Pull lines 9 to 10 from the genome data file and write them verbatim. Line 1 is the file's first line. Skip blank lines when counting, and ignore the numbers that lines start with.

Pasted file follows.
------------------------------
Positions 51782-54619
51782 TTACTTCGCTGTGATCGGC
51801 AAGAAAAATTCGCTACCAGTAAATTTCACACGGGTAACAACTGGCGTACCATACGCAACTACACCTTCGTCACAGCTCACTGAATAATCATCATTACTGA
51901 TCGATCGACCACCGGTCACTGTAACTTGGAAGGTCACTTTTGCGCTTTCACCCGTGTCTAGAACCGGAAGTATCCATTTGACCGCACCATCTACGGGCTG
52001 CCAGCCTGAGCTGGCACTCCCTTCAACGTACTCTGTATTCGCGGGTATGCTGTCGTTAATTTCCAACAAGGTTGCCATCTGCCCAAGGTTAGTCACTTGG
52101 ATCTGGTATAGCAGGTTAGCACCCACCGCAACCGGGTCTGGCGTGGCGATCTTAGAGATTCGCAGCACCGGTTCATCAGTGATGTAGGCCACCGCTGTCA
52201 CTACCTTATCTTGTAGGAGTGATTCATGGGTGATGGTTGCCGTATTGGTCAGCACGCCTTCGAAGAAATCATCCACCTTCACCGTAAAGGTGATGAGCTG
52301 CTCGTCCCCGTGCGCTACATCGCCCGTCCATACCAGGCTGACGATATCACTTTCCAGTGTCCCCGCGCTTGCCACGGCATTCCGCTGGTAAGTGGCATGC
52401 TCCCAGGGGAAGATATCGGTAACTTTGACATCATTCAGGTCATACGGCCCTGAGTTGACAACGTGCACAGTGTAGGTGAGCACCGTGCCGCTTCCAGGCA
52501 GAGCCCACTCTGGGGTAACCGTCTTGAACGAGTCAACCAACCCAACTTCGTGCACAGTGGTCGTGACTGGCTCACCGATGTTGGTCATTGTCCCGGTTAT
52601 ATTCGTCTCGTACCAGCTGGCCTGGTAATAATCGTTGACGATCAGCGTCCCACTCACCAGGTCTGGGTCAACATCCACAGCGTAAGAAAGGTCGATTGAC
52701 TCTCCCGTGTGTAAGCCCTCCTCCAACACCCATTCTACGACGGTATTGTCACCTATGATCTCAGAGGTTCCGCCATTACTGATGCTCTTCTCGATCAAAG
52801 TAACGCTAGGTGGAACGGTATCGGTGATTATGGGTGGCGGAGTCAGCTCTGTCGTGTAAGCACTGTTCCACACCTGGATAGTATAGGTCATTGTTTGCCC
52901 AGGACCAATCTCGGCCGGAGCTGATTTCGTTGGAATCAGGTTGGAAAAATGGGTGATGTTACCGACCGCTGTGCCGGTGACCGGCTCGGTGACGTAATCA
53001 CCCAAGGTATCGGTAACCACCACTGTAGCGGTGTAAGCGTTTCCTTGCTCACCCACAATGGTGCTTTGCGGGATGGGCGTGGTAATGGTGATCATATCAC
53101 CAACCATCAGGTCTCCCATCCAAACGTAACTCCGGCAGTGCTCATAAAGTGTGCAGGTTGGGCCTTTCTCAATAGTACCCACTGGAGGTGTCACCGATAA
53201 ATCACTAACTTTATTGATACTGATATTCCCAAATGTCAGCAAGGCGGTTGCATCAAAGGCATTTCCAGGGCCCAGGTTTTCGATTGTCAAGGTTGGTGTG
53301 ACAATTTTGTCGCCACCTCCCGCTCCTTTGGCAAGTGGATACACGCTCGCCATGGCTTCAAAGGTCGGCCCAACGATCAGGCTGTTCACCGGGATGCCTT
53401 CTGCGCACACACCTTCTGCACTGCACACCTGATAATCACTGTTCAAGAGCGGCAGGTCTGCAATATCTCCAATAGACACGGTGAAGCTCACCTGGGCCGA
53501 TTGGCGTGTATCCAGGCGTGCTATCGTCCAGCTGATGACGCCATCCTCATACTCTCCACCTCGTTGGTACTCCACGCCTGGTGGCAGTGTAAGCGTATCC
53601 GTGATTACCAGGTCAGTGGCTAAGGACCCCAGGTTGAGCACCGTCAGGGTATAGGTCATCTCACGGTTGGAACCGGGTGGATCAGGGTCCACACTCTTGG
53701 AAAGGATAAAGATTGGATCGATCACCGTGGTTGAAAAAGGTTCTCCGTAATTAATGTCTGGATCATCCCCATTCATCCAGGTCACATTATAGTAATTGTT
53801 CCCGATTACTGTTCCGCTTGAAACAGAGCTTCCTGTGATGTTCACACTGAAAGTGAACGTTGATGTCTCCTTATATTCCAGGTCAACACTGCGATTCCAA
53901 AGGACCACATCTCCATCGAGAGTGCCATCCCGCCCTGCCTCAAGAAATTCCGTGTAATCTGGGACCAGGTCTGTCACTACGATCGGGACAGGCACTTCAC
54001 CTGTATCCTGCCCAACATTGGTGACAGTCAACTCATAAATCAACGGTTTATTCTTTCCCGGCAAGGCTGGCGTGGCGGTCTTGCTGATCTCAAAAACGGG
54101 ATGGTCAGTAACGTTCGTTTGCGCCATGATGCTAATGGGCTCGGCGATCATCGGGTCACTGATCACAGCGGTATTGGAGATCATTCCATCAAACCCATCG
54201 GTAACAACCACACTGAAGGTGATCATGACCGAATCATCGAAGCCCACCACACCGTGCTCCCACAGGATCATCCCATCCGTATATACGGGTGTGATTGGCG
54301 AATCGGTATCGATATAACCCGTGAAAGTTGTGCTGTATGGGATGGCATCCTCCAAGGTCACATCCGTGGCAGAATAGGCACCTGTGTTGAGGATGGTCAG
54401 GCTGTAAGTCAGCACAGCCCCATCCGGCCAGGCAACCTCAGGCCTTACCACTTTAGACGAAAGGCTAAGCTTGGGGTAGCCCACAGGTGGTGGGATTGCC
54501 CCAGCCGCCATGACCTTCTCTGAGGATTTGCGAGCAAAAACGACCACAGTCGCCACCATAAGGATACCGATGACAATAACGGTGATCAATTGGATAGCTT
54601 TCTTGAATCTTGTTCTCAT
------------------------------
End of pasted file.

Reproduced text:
52401 TCCCAGGGGAAGATATCGGTAACTTTGACATCATTCAGGTCATACGGCCCTGAGTTGACAACGTGCACAGTGTAGGTGAGCACCGTGCCGCTTCCAGGCA
52501 GAGCCCACTCTGGGGTAACCGTCTTGAACGAGTCAACCAACCCAACTTCGTGCACAGTGGTCGTGACTGGCTCACCGATGTTGGTCATTGTCCCGGTTAT